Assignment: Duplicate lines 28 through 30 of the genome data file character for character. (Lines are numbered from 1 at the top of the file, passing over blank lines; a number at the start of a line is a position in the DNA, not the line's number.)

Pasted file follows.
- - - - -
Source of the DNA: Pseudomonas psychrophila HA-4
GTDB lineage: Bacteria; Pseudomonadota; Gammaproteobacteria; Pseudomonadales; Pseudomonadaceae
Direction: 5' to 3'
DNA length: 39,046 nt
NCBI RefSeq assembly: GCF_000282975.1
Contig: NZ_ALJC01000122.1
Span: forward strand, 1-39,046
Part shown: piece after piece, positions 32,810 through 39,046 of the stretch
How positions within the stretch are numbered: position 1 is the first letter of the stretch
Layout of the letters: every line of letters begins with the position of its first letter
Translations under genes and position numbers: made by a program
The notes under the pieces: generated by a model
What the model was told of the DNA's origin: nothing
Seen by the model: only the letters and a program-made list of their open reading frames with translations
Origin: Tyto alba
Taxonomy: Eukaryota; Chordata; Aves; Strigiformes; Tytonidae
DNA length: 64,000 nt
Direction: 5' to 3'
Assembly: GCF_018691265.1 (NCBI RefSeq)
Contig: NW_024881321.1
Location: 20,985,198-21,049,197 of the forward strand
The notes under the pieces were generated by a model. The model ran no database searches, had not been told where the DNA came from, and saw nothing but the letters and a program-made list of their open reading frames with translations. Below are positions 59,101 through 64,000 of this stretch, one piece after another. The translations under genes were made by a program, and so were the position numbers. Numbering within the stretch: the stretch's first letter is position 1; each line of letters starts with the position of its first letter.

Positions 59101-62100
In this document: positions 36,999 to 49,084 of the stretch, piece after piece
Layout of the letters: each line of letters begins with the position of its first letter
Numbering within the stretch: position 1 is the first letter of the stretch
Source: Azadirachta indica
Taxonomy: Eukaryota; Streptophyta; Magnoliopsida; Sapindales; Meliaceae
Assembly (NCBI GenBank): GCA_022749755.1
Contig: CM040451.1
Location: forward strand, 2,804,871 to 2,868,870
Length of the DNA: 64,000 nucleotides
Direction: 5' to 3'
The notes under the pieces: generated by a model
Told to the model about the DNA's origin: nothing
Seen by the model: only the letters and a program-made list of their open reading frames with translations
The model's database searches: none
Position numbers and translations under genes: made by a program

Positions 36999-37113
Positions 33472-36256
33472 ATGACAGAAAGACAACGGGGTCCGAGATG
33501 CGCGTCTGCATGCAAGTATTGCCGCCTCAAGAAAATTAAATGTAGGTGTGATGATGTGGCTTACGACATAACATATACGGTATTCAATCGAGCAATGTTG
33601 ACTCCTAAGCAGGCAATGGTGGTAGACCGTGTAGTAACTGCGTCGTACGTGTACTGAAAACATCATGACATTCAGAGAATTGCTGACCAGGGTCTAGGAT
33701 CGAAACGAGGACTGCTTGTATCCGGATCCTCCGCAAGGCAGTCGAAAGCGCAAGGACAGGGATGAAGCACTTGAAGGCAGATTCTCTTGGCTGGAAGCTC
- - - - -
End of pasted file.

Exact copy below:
Taxonomy: Eukaryota; Streptophyta; Magnoliopsida; Sapindales; Meliaceae
Assembly (NCBI GenBank): GCA_022749755.1
Contig: CM040451.1